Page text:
On Sunday, Opposition Leader Bill Shorten (pictured above) announced a late pledge from Labor to improve the aged care system if elected.
Mr Shorten has promised to:
- Increase the number of and access to home care packages
- Increasing staffing levels and skills
- Publish the skill mix of the aged care workforce employed at every nursing home
- Ensure the appropriate skills mix of properly-trained staff is on duty at all times
- Ensure there is an RN present on site at all residential aged care facilities, 24 hours a day
- Immediately start work on the implementation of the Matter of Care workforce strategy to address understaffing
- Address the number of GPs working in aged care
- Provide TAFE places for 20,000 aged care students
These promises appear to be largely in response to the release of a national aged care survey last week by the Australian Nursing and Midwifery Foundation’s (ANMF) – the country’s largest union representing over 275,000 nurses, midwives and carers.
The survey results revealed that 90% of nurses and carers were unable to ensure all residents received ‘basic care’ due to inadequate staffing levels.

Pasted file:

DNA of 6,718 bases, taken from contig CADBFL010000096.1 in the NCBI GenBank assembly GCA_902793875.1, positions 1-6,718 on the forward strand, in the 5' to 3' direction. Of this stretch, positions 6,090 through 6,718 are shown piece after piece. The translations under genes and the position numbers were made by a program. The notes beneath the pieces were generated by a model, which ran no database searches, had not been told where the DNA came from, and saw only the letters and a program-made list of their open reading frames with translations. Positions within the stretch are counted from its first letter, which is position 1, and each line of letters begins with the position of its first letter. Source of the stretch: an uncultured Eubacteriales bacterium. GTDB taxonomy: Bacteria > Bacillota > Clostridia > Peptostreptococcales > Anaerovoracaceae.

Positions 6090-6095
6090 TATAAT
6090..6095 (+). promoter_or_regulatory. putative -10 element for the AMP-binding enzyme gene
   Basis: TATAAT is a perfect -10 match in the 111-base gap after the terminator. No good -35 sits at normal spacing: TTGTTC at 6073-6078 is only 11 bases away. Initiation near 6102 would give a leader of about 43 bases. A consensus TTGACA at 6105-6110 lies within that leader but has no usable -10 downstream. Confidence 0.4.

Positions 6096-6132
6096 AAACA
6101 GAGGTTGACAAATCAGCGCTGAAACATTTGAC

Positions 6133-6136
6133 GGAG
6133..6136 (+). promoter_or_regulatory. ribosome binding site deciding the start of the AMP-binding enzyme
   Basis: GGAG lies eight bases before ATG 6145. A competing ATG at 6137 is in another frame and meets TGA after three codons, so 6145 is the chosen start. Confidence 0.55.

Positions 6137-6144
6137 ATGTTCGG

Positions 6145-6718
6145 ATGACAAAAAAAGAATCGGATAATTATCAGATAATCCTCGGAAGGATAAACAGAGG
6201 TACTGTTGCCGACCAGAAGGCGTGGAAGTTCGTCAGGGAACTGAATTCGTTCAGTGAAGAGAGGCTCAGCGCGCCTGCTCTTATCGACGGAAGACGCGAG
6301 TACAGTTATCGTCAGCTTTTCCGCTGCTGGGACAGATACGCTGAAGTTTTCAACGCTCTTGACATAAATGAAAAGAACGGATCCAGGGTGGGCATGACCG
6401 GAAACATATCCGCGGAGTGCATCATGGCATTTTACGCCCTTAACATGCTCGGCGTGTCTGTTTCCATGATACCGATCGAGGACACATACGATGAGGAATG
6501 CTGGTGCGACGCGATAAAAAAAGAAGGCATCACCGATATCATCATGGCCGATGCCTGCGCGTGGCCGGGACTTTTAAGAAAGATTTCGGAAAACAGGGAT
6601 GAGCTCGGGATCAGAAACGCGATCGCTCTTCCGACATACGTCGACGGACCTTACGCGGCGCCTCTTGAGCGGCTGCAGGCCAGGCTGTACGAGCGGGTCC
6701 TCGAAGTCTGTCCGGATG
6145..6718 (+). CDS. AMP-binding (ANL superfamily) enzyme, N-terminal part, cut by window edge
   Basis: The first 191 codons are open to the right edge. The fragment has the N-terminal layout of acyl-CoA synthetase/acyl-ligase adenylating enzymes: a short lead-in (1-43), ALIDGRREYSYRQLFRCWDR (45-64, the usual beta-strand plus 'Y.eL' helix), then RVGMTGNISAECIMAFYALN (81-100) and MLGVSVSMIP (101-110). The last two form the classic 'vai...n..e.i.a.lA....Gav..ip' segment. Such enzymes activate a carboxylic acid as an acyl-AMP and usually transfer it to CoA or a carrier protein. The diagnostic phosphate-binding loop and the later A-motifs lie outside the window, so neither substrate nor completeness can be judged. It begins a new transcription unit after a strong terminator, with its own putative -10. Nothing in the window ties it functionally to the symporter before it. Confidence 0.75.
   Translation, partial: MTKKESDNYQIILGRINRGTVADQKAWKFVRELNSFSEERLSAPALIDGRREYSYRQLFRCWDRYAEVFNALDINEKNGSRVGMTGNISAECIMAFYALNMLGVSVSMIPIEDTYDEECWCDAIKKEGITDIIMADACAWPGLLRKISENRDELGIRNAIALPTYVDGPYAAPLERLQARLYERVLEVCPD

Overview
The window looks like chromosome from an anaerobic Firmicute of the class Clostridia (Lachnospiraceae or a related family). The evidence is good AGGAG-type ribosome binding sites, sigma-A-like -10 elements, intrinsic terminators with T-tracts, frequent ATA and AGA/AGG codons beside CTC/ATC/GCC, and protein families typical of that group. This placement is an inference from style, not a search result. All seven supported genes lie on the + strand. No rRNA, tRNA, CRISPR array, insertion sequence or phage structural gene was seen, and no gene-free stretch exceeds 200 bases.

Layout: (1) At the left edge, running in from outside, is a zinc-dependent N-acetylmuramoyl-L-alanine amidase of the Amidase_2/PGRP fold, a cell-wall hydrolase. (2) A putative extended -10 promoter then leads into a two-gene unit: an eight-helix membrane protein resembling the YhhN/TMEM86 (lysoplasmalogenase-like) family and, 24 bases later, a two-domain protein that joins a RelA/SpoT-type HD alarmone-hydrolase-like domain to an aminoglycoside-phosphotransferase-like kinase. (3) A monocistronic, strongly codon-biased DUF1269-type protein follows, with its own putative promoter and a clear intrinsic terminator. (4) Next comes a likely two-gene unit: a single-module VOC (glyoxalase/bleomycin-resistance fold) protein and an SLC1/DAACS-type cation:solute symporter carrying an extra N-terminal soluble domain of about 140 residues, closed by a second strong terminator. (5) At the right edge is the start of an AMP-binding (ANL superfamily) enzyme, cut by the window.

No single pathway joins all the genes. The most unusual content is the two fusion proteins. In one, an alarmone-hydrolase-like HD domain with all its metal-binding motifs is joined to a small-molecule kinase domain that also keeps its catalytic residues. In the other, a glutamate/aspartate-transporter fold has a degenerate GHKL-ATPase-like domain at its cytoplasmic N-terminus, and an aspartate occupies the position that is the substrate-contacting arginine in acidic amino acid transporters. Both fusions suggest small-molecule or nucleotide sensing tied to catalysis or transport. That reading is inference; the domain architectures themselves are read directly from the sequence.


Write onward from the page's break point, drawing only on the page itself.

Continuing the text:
ANMF Federal Secretary, Annie Butler (pictured), has commended Mr Shorten and the ALP “for their commitment to take immediate action” on aged care.
“Years of inaction from Governments and lack of responsibility from far too many aged care providers have resulted in an aged care workforce that is at breaking point. Aged care nurses and carers are completely demoralised by what they’re forced to put up with, including being unfairly targeted and blamed for the ongoing systemic failures of a sector in crisis”, she said.
“It’s time that the people who are actually responsible for the aged care sector and the quality of the service it delivers took responsibility for its failures.”
But Ms Butler, a vocal critic of for-profit aged care operators – and money from aged care going to private shareholders – said there is still “much work to do” to “ensure transparency for all Government funding for the sector to make sure taxpayers’ money is used for the direct care of residents.”
LASA has also “cautiously welcomed” the ALP’s commitment to aged care but that they would have preferred to hear “fully costed responses” – and that these commitments should be backed by specific funding plans.